Occupational exposure to the agents was assessed using a modified version of the Finnish job exposure matrix FINJEM [29]. Based on the Finnish occupation classification system containing 311 major occupational groups and covering the calendar period from 1945 to 2003 divided into several sub-periods, FINJEM can translate an occupational history into a history of exposure to about 90 chemical, physical, behavioral, microbiological, ergonomic and psychosocial factors, including the 10 agents under investigation in this paper. FINJEM provides two exposure estimates for each combination of occupation, calendar sub-period, and agent: the proportion of workers in that occupation who were considered to be exposed to the agent (P) and the mean level of exposure among the exposed (L) expressed in concentration units. When P was considered to be less than 5%, the level in FINJEM was set to zero. The estimates of P and L were based on exposure measurements, hazard surveys, and the judgements by Finnish occupational hygienists. The fraction of daily or weekly worktime during which the worker is thought to be exposed to the agent is implicitly taken into account because L was constructed as a time-weighted average. All 10 agents considered in this paper are dusts or gases or fumes that entailed respiratory exposure.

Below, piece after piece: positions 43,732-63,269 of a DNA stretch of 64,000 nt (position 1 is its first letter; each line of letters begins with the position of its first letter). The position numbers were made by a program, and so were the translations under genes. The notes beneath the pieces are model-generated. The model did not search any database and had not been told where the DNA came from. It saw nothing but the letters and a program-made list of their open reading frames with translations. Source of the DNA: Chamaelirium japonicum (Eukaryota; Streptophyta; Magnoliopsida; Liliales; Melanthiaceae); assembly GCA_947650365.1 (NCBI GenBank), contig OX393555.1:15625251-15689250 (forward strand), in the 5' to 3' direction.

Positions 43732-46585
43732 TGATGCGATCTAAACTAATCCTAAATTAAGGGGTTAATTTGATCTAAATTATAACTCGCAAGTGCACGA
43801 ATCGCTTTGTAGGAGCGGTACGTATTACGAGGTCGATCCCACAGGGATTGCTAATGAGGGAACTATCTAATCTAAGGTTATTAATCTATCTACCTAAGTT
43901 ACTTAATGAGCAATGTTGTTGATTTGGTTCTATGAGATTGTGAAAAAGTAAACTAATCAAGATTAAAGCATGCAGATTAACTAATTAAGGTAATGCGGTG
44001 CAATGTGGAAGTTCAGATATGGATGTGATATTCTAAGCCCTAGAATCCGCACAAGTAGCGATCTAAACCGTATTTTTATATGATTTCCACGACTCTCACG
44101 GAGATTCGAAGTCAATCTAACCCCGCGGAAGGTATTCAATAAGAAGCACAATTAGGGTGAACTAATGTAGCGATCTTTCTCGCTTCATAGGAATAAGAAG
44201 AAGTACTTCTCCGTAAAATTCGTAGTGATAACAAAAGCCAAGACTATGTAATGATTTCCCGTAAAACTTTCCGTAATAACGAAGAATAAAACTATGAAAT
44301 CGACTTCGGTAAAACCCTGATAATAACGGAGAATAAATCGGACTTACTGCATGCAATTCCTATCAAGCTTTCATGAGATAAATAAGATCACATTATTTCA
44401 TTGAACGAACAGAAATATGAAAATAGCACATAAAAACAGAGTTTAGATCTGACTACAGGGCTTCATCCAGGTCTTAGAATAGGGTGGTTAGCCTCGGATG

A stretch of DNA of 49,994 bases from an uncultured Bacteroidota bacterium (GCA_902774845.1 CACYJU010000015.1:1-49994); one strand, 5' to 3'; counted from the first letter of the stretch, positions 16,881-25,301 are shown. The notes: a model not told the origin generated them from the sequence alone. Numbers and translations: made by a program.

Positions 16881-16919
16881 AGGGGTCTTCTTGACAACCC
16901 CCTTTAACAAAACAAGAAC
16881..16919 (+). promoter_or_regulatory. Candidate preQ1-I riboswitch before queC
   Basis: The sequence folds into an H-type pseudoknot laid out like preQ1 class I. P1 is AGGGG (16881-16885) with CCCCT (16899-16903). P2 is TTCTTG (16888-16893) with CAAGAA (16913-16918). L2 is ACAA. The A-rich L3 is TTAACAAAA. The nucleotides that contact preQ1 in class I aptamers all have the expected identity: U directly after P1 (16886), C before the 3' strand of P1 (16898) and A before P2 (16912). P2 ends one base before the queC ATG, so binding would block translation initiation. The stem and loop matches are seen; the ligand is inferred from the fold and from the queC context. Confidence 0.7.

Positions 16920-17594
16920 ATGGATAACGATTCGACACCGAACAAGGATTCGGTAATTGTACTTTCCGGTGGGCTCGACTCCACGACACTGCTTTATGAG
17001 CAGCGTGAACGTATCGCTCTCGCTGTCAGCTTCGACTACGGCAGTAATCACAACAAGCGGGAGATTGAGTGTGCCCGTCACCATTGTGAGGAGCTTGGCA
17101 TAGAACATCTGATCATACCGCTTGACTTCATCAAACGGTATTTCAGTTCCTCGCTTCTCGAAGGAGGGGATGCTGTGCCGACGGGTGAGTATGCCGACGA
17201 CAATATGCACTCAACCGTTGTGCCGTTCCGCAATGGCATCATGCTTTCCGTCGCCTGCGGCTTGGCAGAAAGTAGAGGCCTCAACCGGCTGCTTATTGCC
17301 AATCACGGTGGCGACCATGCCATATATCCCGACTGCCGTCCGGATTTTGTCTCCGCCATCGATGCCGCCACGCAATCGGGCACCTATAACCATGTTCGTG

Since FINJEM uses the Finnish occupational coding system and the INTEROCC work histories were coded according to international classifications, it was necessary to develop a “crosswalk” between the Finnish codes and the ISCO68. Furthermore, for our purposes, FINJEM was modified in three ways [35].

First, the time window 1960–1984 was split into pre and post-1974 periods, and some specific FINJEM entries were modified for some of the agents of interest in order to increase consistency and specificity of exposure assessment. Second, exposure to benzo(a)pyrene was modified to include exposure to environmental tobacco smoke in the workplace. Third, meetings were held with occupational exposure experts from the different centers in order to consider possible differences in the meaning of different job titles across countries and to consider possible occupations and industries where the FINJEM might not be generalizable to other countries. The resulting changes were embodied in a revised version of FINJEM that we call INTEROCC JEM [35].

Statistical methods

In this article, we are focusing on glioma only. All interviewed controls in the seven INTEROCC countries were used in these analyses, including those recruited for meningioma cases in the centers which used individual matching.